Almost every time I drive on I-30 through the Fair Park area, I see signs for the Starplex. The deal is, the Starplex was renamed the Smirnoff Music Centre a few years ago. So, why are the Starplex signs still up? I don't know. I've only been to the place once, but I believe Starplex signs are still up all the way to the venue. Despite putting up all sorts of new highway signs for better visibility in the last year, the old brown Starplex signs remain.
In my time as a Dallas resident, I have never ventured out to the place. Big acts, from Rascal Flatts to Def Leppard, play there and I have no desire to go out to see acts like this. The venue itself is open air with a grassy lawn area in the back, thus making it a full blown shed. Though I've only been there once in my life, I remember the Smirnoff as being almost exactly like the Woodlands Pavilion in Houston (a place I went to many times in high school and college). Some of the most memorable ones I saw at the Pavilion were Radiohead opening for R.E.M. in '95, the Foo Fighters in '97 and Radiohead in '01. Good shows, but not as powerful as when I've seen shows in much smaller venues.
The biggest beef I have with open-air venues like this is the echo factor. If you're on the lawn, what you're seeing live is out of sync with what you're hearing. Watching the video screen above, the experience isn't that much different than watching a concert on DVD. Adding more insult is the price just to go. Nevermind the outrageous prices for parking, but add on the service charge and the cost of the actual ticket, I might as well buy an Xbox 360 with the amount I'd spend on two shows.
I can't say this enough, but small shows are way more fun for me. Last night's show at the Meridian Room with the Happy Bullets and the Tah-Dahs was a nice reminder of the many reasons why. Standing in breathing distance from the band members, this reminded me of how the level between performer and audience is the same. These people are people I see at parties, the kickball field and at bars. Last night I realized that the kind of community found in hardcore and punk isn't just in hardcore and punk circles.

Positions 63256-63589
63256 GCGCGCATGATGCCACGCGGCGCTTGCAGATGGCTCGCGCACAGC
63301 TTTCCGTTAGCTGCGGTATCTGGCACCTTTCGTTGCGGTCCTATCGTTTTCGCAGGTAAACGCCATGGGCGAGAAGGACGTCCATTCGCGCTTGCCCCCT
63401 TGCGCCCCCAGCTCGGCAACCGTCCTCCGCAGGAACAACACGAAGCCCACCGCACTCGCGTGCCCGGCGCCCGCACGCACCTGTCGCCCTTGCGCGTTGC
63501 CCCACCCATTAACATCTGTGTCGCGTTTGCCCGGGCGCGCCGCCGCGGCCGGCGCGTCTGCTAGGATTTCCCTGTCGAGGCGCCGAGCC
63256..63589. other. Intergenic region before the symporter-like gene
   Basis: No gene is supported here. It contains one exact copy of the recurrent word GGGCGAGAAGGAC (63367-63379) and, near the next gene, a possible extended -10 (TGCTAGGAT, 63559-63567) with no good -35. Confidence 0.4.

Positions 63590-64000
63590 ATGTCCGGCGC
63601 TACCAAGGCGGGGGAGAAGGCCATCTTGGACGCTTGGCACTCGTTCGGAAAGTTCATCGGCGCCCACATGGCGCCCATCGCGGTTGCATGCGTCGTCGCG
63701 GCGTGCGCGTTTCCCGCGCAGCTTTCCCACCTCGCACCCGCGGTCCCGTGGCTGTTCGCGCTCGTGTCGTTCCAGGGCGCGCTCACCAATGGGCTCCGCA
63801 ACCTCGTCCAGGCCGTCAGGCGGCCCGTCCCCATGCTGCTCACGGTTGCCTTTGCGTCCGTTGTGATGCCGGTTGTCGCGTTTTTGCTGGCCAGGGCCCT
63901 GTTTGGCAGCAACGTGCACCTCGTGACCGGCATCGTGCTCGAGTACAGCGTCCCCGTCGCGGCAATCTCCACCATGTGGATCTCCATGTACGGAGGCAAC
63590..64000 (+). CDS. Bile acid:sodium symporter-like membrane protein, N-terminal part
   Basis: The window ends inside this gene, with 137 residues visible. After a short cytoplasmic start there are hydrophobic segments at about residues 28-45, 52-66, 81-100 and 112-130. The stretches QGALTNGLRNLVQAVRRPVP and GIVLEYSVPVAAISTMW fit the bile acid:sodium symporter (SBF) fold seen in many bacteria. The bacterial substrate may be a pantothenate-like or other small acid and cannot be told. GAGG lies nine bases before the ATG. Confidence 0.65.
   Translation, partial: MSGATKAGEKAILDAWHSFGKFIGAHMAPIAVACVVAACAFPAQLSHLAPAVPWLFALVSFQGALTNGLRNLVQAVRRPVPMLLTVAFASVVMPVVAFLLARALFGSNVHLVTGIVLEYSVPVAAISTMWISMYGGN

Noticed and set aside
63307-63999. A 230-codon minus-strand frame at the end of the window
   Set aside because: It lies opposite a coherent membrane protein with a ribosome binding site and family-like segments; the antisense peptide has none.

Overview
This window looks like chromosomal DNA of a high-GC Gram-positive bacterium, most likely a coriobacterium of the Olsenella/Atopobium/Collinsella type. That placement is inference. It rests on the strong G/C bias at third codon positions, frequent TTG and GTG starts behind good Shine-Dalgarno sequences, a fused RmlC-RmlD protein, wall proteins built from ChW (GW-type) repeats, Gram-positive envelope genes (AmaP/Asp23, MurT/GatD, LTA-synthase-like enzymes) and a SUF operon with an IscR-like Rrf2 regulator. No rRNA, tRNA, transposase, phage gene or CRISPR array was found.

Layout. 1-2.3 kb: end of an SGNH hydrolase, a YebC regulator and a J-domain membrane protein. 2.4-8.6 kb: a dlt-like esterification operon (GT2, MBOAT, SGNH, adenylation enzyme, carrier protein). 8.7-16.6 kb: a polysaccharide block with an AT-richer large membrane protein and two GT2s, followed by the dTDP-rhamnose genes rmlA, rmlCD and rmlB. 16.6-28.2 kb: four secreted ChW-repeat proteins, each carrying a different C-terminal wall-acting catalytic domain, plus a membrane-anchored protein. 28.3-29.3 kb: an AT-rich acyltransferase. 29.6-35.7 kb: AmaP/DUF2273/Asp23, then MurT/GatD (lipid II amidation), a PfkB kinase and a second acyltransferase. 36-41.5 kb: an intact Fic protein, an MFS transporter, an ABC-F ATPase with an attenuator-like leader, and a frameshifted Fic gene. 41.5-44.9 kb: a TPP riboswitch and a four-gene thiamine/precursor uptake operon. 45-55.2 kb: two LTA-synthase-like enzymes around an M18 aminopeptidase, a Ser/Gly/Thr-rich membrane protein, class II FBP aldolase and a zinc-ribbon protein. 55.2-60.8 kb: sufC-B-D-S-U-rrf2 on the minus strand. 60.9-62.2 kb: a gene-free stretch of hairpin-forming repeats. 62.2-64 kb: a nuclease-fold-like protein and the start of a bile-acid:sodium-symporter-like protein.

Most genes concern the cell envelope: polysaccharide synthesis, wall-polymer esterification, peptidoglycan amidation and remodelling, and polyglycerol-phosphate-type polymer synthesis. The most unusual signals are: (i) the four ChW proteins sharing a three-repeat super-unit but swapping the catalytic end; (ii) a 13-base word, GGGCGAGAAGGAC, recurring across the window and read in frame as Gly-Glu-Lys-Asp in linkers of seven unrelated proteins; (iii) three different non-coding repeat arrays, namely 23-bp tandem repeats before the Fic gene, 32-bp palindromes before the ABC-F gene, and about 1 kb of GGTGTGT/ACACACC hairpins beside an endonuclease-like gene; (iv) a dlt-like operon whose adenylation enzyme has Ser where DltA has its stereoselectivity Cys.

Singing along with the Bullets' "A Proper Rifle Assembly" line of "We all get hurt/and we all get up/and we all move on" rang even more with me given what's been going through my mind as of late. With the Tah-Dahs set, seeing Roy go through four guitars because he kept breaking strings was awesome. On top of that, seeing them play a song I yelled out ("Alcoholic") and getting to play on it (the Happy Bullets' bells were still set up, so I played the brief bell accompaniment) was even better.
The Meridian Room is a mere ten minutes away from the Smirnoff Centre. I don't see any signs pointing in the direction of the Centre around there, but maybe I just haven't seen them. While people claim to not mind about dropping $60-80 to see some pop group at the Smirnoff, last night's show was a reminder of how even a free show could make more of an impact on me.